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Can wars ever be just or are wars merely justifiable?: The conflict in the Democratic Republic of Congo

Photo via freedigitalphotos.net.
Photo via freedigitalphotos.net.

STUDENT VOICES

By: Louise Boshab

The concepts of justice and injustice are not effective in defining war in an objective manner but on the other hand easily bring on a subjective understanding of war among populations, which will then influence either their opposition or their support of war (Gaoshan 280).

In a lecture at the Carnegie Council, David Rodin of the Oxford Institute for Ethics, Law, and Armed Conflict addresses the issue of the ethics of war and conflict, and caused me to reflect upon what makes a war just. I will explore the ideas of justified and unjustified wars discussed in Rodin’s talk through the example of the ongoing conflict in the Democratic Republic of the Congo. One of the initial reasons behind the intermittent conflicts in the Democratic Republic of the Congo taking place since 1997 has to do with the status of the Banyarwanda—Congolese people of Rwandan descent—and of the Congolese Tutsi within Congolese society. The strong anti-Rwandan feelings that existed before the war only grew worse.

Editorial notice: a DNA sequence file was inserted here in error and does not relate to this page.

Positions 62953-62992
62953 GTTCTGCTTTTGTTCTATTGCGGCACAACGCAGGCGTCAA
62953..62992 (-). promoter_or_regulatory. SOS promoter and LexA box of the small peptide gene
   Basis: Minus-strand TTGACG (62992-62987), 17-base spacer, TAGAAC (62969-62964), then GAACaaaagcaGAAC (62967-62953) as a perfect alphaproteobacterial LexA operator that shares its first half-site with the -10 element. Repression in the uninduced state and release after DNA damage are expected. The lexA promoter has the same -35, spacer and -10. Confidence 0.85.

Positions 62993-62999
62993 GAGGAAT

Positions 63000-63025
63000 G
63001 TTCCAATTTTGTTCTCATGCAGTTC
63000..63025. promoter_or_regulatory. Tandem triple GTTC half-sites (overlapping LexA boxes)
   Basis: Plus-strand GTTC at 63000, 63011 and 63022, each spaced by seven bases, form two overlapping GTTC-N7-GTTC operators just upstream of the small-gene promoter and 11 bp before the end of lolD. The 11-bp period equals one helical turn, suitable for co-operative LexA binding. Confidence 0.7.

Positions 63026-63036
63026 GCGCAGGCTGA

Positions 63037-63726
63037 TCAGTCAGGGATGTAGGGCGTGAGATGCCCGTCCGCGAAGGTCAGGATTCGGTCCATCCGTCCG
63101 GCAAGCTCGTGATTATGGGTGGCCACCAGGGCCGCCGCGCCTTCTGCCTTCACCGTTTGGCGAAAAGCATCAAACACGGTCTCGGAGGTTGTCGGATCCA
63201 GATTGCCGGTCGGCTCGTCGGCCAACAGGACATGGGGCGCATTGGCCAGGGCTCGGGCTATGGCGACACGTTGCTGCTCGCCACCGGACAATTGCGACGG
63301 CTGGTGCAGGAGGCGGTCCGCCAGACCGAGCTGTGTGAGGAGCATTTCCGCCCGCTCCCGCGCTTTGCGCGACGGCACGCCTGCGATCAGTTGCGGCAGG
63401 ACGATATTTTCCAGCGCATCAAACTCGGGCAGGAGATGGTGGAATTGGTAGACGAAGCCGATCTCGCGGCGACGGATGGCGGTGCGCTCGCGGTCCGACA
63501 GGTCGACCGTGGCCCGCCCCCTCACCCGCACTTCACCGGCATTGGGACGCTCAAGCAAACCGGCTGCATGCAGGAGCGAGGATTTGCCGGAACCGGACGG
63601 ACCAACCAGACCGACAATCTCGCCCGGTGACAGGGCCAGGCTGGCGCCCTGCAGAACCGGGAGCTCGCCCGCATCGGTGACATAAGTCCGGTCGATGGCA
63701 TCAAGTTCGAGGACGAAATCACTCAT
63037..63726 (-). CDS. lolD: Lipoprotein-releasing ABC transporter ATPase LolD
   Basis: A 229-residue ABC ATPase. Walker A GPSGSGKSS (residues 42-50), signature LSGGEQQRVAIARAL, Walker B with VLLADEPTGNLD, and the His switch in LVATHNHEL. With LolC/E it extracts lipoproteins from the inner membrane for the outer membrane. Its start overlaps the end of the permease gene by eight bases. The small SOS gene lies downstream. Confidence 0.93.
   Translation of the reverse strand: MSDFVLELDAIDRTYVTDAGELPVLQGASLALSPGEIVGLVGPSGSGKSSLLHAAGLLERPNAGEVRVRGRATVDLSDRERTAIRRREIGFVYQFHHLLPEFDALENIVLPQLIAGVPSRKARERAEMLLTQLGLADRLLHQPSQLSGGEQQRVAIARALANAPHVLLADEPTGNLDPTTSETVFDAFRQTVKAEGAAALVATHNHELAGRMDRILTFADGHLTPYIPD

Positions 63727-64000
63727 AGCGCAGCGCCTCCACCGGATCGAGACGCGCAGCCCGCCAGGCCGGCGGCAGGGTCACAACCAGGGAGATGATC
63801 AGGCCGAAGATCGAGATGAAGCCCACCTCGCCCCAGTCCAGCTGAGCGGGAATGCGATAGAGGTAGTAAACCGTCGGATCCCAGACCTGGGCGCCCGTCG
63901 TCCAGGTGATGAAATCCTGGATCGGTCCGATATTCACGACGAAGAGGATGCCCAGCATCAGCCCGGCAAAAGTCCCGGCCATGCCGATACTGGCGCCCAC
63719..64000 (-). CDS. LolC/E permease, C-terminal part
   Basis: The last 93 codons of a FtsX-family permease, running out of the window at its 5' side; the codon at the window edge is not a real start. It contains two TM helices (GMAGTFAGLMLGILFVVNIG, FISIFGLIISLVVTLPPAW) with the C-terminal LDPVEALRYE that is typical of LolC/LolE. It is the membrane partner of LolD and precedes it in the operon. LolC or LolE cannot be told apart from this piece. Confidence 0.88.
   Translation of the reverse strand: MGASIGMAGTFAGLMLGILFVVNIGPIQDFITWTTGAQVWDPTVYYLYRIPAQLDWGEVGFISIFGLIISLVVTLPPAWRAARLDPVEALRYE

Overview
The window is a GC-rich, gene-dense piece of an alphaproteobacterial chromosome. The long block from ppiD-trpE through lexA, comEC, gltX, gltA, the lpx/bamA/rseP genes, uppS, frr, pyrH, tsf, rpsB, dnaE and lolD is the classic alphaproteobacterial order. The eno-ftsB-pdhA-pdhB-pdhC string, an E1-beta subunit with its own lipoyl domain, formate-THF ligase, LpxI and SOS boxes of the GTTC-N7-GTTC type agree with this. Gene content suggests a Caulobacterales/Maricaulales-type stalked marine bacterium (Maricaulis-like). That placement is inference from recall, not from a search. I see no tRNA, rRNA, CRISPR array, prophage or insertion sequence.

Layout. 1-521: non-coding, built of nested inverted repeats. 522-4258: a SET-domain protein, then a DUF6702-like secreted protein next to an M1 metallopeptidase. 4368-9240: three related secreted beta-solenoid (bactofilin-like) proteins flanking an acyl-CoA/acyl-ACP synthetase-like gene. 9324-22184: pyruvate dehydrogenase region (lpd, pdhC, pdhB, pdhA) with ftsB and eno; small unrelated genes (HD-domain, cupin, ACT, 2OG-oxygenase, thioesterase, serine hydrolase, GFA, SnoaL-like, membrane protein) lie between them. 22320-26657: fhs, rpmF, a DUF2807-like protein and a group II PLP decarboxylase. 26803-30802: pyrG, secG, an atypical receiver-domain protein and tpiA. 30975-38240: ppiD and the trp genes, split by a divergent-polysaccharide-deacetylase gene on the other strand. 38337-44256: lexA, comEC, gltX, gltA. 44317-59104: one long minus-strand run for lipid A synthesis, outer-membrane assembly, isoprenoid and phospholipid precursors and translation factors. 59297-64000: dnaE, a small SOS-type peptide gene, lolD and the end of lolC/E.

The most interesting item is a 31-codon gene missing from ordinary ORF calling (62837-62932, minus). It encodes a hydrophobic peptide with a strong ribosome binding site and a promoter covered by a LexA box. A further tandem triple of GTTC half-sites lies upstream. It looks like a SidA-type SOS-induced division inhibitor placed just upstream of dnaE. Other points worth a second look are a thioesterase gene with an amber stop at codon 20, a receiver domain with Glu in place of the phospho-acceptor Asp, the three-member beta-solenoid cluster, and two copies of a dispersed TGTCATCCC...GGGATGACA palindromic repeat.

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Deterrence or Disarmament?: The Ethics of Nuclear Warfare

Corroral Missile in front of the Center Exchange. Photo via NYPL Digital Archives.
Corroral Missile in front of the Center Exchange, 1957.                                          Photo via NYPL Digital Archives.

STUDENT VOICES

By: Kayla Giampaolo

On July 16, 1945 at 5:29 a.m., a 30,000 foot mass of smoke rose in New Mexico’s desert: the first atomic bomb had just been successfully tested. At the time, most people were unaware that the course of warfare and ultimately the world was about to change irrevocably. Since that eerie summer morning, nine nations have developed the intelligence to create and possess nuclear weapons (Granoff, 2000, p. 1414). The United States is one of these nuclear superpowers, making the ethical issues associated with these weapons critical and relevant.

Is using a nuclear weapon morally permissible under some circumstances? Is it ethical to implement nuclear deterrence (threatening to use atomic weapons) as a self-defense strategy?